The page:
The first time Epineuron’s co-founder used a new nerve regeneration therapy in a public setting, it had an outcome that no one expected.
A seven-year-old girl had nearly lost her leg in a boating accident. She was rushed to SickKids Hospital in Toronto and the surgeons were able to save her leg. However, there was risk that if she didn’t regain enough nerve function, it would be better to amputate.
Luckily, at the time, pioneering neuroscientist Dr. Tessa Gordon was launching a nerve research unit with Dr. Gregory Borschel at SickKids and a new therapy solution was available.
The therapy revitalized damaged nerves with targeted electrical stimulation for a duration of one hour. It was a low-risk option for the potential of long-term gain. Epineuron’s Co-Founder, Dr. Mike Willand, was a post-doctoral fellow at the hospital and worked with surgical staff to treat the young girl. A year-and-a-half later, the girl had recovered most of the functionality in her leg.
Epineuron Co-Founder and CEO Sergio D. Aguirre noted that this amount of recovery is very unusual. “Even though being young you can regenerate better, no one anticipated this degree of recovery this early.”
Another couple of years later and the girl had regained functionality in her injured leg to the point that you wouldn’t have guessed she had experienced that boating accident.
Epineuron’s founders knew this therapy was something groundbreaking, and decided to further the research and make it easier for doctors to access.
Now, they are in the midst of clinical trials to bring their product to market. Epineuron has created a wearable device that combines cutting-edge advances in neuroscience, surgery, and biomedical engineering. The device, PeriPulse, uses electrical stimulation to “supercharge” the regeneration of damaged peripheral nerves. Peripheral nerves send messages from the brain and spinal cord to the rest of the body. They are integral for sensation in limbs and moving the body’s muscles.
Studies on electrical stimulation have shown that it has the potential to be quite effective. One paper in the journal Frontiers in Neurology found that typical treatment for damaged peripheral nerves (often caused by traumatic injuries) is mainly surgical and less than half the patents recover satisfactory motor and sensory function while one-third have little to no recovery despite proper surgery.
This is due in part, the paper says, to a lack of systematic rehabilitation after surgery. Therapy like Epineuron’s has the potential to promote early-stage nerve regeneration, which is important for long-term recovery. Epineuron’s device provides treatment during ongoing nerve repair surgeries.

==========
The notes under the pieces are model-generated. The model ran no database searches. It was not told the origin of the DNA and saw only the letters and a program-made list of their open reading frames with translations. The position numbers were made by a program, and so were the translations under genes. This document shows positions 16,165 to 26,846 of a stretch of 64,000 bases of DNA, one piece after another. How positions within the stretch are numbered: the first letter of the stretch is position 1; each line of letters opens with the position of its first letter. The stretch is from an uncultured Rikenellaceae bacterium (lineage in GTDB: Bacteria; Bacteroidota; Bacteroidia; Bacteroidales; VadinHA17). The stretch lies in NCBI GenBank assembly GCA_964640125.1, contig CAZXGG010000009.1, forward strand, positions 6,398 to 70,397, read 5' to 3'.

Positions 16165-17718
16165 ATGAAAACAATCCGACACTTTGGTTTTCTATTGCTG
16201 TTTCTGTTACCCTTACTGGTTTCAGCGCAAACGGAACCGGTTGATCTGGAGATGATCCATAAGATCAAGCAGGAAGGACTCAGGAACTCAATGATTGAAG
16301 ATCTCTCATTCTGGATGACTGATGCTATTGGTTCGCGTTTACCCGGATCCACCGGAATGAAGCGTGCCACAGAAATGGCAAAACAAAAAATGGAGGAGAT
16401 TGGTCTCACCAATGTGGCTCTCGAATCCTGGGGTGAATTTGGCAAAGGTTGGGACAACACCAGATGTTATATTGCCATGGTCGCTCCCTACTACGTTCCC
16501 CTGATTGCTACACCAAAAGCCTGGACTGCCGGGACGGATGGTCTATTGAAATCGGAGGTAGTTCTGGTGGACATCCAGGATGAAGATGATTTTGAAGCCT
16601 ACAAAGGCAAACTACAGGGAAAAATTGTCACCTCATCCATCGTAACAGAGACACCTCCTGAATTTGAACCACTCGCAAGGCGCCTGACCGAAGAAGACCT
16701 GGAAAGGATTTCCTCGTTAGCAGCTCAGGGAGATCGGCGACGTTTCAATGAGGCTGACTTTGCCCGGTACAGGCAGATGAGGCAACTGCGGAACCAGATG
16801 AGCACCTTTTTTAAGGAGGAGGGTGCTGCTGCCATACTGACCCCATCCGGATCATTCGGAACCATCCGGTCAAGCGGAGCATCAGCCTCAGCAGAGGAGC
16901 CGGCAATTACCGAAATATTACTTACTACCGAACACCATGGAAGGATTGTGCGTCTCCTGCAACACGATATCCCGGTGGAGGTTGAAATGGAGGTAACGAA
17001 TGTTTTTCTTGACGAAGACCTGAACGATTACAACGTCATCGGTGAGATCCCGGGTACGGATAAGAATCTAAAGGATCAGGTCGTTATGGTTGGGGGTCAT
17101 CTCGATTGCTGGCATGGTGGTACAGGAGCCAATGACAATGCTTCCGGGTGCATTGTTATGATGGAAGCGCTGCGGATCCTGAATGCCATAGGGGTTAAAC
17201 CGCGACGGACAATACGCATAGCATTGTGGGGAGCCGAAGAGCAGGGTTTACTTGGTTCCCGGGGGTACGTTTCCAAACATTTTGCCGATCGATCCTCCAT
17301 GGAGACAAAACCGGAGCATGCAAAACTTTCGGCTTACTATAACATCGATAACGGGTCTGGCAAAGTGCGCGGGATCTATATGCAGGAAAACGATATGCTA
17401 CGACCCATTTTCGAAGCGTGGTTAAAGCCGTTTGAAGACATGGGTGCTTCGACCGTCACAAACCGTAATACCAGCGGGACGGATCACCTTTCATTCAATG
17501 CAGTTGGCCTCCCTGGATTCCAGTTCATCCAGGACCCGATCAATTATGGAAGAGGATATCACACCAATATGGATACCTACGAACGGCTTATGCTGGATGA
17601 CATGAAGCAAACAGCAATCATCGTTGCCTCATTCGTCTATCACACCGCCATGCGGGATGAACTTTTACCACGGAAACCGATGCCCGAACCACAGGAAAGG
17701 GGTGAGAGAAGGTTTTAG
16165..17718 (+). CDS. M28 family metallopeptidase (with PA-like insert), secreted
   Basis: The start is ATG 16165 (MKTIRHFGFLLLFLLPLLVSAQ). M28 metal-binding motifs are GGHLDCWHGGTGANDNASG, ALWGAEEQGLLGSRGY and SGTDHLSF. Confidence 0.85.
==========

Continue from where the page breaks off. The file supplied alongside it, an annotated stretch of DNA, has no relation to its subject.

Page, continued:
Epineuron is currently running a clinical trial with hospitals in the United States and Canada. Epineuron’s technology has been designated an FDA Breakthrough Device for the treatment of injured peripheral nerves. The Breakthrough Devices Program is meant to speed up development, assessment, and review towards FDA approvals for innovative technologies that have the potential to help patients. Epineuron was one of the first Canadian companies to receive this designation, and claims its trial is currently the largest medical device study for nerve regeneration.
To support its efforts, Epineuron has raised around $10 million in equity and non-dilutive capital. The Ontario Centre of Innovation (OCI) took part in the startup’s seed round of $1.5 million through the Ready 4 Market (R4M) fund. Through R4M, one of Ontario’s leading pre-seed investment funds, OCI aims to de-risk the investment opportunity and help attract private sector investors, and follow-on financing. Aguirre says that for Epineuron, the investment from R4M did just that.
“That first financing is one of the hardest to obtain,” he says, noting that OCI joining the funding round helped even more investors realize Epineuron might be a worthwhile opportunity.
“OCI is proud to support Ontario businesses like Epineuron, whose technology is accelerating recovery of nerve injury through electric stimulation,” says Manny Kalia, an OCI Investment Lead. “OCI takes pride in identifying and supporting high potential opportunities at early stage to accelerate the commercialization of Ontario made solutions. The success of Epineuron is playing a vital role in the creation of a vibrant life sciences ecosystem in Ontario.”
The science and technology for Epineuron’s device came from research being conducted at the University of Alberta. Willand, Epineuron’s Co-Founder and CTO, was putting the science to use as a Research Fellow at SickKids. When early uses went well, he and Aguirre knew that it would be important to make this therapy available to as many people as possible. Epineuron was born, and the co-founders developed a smaller version of the medical device – PeriPulse.
“This is going to make it easier for surgeons to … better meet the needs of dealing with traumatic injuries,” says Aguirre.
Director, Communications & Strategy
Media essentials including backgrounders, logos, photos and links to OCI publications.
Stay up-to-date with the latest OCI news and events right in your inbox!